Was he a mere bureaucratic drone who dabbled in poetry?
Or a poet who dabbled in government work?
Did his writing incite a revolution or did it merely capture the spirit of the times?
As I sit in the sun my mind should be planning our travel itinerary for the day so to placate my wife upon her return.
But instead I think of Junqueiro and his Museum I won’t mention to the wife, already unhappy with the start of our first full day in Porto.
I think instead of the power of the printed word and of the impossibility, even through the written expression of a writer’s thoughts, of truly knowing another person.
Though it may be acknowledged that it is surely difficult for us to know a Portuguese poet long dead from nearly a century ago, it must also be acknowledged that even those we presently love remain unsolved mysteries to us.
“We are all patchwork, and so shapeless and diverse in composition that each bit, each moment, plays its own game.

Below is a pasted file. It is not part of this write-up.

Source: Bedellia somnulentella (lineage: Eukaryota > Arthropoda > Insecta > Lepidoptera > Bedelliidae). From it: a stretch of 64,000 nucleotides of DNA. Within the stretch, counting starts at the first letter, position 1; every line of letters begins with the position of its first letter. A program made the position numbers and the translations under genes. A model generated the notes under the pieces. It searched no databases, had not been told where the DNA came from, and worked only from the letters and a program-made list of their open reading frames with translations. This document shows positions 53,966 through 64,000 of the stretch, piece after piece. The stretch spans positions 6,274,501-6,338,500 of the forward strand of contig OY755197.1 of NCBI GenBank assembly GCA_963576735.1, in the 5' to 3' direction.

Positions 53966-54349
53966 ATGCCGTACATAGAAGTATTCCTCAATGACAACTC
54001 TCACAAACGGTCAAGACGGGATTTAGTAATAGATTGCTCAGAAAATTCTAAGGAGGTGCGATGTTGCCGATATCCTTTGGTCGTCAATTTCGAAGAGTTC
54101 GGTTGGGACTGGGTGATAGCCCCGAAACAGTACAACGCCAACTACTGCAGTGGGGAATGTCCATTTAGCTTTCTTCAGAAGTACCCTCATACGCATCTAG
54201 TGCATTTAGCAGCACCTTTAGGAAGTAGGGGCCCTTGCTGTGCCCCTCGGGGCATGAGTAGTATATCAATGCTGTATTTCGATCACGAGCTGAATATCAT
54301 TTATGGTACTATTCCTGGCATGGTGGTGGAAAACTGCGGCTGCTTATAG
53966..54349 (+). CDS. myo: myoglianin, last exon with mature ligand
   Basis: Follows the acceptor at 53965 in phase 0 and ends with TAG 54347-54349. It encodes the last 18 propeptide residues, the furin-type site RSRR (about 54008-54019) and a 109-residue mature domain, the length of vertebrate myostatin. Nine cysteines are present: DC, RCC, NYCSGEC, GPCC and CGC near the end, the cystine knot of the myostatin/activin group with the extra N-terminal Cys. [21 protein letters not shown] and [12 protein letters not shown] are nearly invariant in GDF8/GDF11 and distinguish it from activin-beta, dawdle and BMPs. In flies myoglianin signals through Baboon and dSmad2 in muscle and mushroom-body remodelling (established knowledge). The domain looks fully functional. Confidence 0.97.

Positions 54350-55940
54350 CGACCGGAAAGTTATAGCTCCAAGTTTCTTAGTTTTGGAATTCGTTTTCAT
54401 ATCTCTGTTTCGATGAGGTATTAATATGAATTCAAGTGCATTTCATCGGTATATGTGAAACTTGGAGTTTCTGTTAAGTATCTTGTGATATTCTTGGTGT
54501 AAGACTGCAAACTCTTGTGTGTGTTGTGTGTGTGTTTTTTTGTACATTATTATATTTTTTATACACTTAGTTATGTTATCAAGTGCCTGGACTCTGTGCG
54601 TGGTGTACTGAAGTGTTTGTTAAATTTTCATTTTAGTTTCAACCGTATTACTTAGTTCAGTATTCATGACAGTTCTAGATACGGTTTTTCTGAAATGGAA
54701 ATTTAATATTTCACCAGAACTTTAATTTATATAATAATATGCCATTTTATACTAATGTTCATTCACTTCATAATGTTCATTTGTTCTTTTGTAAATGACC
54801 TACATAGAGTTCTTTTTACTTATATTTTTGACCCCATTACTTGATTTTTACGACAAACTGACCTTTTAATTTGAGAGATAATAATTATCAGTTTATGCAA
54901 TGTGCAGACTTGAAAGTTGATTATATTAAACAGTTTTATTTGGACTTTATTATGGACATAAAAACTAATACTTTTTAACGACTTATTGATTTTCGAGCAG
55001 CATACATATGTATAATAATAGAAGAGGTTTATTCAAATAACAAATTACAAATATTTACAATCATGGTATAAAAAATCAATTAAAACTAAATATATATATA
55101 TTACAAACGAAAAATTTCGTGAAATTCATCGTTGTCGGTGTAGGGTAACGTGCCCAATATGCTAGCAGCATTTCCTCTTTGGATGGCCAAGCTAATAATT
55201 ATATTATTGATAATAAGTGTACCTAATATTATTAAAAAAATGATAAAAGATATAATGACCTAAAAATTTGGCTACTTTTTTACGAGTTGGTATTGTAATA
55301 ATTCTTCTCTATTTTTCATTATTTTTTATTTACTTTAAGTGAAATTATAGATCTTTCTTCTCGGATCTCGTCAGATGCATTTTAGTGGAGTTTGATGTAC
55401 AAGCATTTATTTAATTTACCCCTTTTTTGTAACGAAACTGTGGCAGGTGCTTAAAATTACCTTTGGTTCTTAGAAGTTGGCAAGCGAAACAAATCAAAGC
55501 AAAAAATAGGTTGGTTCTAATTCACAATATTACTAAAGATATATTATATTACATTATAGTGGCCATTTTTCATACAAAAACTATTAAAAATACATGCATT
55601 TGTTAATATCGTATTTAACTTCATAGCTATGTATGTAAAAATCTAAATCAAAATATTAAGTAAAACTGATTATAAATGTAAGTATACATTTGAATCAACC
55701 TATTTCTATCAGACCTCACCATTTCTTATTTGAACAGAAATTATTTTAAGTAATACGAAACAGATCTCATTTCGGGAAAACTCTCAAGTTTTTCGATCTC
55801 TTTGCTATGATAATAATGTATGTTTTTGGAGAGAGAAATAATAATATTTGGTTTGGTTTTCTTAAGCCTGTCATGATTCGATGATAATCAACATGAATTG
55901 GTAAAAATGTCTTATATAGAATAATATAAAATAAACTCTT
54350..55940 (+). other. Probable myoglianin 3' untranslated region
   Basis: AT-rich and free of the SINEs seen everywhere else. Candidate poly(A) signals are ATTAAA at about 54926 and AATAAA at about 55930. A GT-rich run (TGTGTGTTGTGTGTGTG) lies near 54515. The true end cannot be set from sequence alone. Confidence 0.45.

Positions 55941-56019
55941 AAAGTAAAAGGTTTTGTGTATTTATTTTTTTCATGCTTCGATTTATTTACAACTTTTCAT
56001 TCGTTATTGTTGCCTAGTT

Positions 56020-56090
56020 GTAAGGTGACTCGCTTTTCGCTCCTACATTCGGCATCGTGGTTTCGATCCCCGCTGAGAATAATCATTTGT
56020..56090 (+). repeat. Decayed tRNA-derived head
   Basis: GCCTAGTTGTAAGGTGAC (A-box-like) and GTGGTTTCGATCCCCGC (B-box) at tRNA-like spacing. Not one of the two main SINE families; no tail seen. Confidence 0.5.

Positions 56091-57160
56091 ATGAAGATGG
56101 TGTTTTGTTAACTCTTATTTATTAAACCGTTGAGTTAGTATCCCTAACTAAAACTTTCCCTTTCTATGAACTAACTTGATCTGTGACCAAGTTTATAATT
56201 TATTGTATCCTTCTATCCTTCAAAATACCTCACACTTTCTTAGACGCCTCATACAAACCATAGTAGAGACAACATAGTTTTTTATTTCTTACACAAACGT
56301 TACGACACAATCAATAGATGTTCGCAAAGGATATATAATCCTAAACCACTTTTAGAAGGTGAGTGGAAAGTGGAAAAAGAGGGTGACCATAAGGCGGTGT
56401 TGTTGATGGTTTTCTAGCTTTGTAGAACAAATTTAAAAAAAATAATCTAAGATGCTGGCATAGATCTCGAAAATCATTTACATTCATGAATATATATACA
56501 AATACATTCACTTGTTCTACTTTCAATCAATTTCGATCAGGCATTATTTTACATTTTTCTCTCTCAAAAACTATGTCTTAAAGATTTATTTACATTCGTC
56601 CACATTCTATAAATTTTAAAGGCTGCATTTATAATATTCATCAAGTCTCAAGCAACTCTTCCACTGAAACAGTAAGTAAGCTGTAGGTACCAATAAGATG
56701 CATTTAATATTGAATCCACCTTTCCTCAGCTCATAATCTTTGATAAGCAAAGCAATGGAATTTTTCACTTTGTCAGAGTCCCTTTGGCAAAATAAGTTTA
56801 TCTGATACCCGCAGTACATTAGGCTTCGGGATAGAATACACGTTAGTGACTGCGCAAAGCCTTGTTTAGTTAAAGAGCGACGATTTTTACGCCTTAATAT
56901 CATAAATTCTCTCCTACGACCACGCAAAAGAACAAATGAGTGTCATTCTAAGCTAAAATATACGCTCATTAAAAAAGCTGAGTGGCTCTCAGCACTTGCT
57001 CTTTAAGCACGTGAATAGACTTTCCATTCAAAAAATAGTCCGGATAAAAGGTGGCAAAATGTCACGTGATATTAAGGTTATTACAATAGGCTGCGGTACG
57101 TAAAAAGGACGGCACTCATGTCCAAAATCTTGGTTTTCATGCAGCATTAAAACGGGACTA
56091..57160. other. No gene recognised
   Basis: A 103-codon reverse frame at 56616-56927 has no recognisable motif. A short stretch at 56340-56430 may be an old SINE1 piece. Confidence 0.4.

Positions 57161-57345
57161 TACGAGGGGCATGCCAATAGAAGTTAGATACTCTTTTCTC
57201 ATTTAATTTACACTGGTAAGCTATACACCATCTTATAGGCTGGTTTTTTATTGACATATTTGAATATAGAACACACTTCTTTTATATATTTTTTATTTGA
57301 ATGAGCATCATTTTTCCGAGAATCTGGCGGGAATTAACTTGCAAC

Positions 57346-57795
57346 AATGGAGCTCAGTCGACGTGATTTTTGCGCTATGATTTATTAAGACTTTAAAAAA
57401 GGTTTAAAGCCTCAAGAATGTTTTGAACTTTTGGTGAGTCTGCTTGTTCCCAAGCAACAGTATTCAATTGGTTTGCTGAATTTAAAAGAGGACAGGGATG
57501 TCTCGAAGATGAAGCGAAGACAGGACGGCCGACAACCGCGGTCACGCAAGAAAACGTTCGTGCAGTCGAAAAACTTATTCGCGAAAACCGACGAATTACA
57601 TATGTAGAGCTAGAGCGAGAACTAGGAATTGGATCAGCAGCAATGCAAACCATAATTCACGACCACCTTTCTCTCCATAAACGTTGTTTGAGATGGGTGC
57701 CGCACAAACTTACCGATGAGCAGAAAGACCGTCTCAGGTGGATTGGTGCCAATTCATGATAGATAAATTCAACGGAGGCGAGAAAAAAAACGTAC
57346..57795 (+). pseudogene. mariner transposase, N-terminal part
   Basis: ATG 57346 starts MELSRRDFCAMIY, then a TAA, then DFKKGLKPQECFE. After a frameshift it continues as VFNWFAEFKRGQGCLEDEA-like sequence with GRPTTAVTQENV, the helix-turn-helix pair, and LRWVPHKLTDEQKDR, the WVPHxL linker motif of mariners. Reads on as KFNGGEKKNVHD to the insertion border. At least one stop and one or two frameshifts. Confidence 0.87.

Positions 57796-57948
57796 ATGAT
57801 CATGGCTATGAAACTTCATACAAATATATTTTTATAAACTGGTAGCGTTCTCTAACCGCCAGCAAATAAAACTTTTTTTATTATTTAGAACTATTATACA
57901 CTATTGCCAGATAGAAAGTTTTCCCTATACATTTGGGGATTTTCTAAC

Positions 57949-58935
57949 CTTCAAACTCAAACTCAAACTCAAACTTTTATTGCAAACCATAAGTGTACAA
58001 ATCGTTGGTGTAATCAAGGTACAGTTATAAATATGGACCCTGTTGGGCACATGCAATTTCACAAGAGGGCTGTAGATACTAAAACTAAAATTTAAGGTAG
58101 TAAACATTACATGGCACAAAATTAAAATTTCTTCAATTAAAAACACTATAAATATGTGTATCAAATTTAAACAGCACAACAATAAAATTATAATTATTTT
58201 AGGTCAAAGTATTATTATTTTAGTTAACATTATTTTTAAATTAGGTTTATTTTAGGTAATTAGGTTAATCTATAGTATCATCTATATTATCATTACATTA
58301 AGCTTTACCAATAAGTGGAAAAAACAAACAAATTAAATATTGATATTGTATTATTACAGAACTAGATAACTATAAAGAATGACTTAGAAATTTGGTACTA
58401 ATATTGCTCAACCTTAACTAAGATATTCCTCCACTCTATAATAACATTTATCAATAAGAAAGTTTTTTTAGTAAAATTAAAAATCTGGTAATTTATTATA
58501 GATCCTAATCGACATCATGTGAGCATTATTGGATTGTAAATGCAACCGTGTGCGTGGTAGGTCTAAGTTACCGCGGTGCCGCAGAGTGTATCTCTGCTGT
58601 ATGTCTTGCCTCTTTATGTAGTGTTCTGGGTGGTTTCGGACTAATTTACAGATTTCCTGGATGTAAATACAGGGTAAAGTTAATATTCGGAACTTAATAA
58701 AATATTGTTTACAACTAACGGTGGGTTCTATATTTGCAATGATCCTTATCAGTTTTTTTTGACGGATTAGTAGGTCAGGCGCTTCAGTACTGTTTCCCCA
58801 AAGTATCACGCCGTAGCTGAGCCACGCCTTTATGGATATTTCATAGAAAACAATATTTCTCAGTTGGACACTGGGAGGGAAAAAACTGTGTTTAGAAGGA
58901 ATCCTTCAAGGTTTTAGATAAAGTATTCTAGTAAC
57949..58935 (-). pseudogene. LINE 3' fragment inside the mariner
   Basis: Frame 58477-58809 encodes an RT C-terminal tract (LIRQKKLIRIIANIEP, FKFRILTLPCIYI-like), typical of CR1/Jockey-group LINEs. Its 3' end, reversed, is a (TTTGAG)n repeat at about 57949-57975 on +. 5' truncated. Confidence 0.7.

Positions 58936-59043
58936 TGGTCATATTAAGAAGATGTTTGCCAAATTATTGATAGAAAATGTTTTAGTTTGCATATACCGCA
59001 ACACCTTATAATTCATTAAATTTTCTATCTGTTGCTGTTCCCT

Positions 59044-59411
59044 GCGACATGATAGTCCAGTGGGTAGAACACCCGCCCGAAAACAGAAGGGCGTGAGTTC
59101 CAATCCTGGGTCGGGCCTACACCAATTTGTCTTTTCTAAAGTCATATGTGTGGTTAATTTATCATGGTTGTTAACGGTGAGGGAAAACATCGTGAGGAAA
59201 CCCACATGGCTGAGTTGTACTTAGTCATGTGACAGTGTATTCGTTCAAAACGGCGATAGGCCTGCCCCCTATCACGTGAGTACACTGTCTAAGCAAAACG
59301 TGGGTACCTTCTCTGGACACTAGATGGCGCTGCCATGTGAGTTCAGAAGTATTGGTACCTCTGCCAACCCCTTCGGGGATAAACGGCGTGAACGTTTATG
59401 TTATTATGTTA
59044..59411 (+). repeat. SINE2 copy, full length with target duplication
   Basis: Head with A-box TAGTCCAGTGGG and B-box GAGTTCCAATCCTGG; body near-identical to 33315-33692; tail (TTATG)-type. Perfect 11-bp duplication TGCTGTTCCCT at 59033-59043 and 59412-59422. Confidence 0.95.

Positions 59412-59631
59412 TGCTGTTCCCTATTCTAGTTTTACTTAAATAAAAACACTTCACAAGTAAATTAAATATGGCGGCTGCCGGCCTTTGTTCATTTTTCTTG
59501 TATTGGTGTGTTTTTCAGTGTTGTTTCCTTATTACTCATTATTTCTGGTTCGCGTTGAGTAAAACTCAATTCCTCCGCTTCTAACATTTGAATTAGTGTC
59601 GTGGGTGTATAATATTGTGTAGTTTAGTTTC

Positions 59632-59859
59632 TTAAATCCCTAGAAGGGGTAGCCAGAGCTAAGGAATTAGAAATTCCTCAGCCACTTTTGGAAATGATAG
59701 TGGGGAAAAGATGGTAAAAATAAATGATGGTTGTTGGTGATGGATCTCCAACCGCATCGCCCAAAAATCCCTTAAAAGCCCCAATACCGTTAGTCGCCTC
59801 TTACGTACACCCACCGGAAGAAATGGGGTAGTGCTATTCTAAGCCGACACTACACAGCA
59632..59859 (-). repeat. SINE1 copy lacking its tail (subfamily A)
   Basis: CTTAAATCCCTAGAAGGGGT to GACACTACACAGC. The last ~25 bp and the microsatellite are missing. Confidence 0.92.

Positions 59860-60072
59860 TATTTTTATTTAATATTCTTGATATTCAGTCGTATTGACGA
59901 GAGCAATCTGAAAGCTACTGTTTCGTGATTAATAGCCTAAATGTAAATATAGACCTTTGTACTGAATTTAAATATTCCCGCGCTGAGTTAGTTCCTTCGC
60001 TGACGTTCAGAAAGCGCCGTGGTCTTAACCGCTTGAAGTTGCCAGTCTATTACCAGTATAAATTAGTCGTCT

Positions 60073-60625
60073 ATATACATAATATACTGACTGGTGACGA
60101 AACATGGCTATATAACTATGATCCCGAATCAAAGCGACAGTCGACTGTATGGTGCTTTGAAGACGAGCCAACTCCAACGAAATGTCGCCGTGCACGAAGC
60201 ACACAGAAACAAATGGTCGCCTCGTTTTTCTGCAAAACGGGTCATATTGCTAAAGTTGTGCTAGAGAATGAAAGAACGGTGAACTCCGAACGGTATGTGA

And there is as much difference between us and ourselves as between us and others.” (Michel de Montaigne, Essais)
Above: Michel de Montaigne (1533 – 1592)
“Each of us is several, is many, is a profusion of selves.
So that the self who disdains his surroundings is not the same as the self who suffers or takes joy in them.
In the vast colony of our being, there are many species of people who think and feel in different ways.” (Fernando Pessoa, Livro do Desassossego)
Above: Fernando Pessoa (1888 – 1935)
I think of the mix of contradictory emotions that fill me anticipating my wife’s return, both eagerly awaiting and decidedly dreading her return.
I think of how each of us carries around inside ourselves whole worlds.
I am more than a sweaty balding head.
I am also a tear-softened soul.
I think of how much life I might still have before me, how open my future might be, how much could still happen, how much there might still be experienced.
Can anyone see beneath my mask that I am a mix of modesty and immodesty, of conformity and eccentricity, that within me lies a silent rage aimed at a pompous world, an unbending defiance against the world of show-offs whose only real accomplishment is their accidental connectivity to realms of power and prestige denied the average man?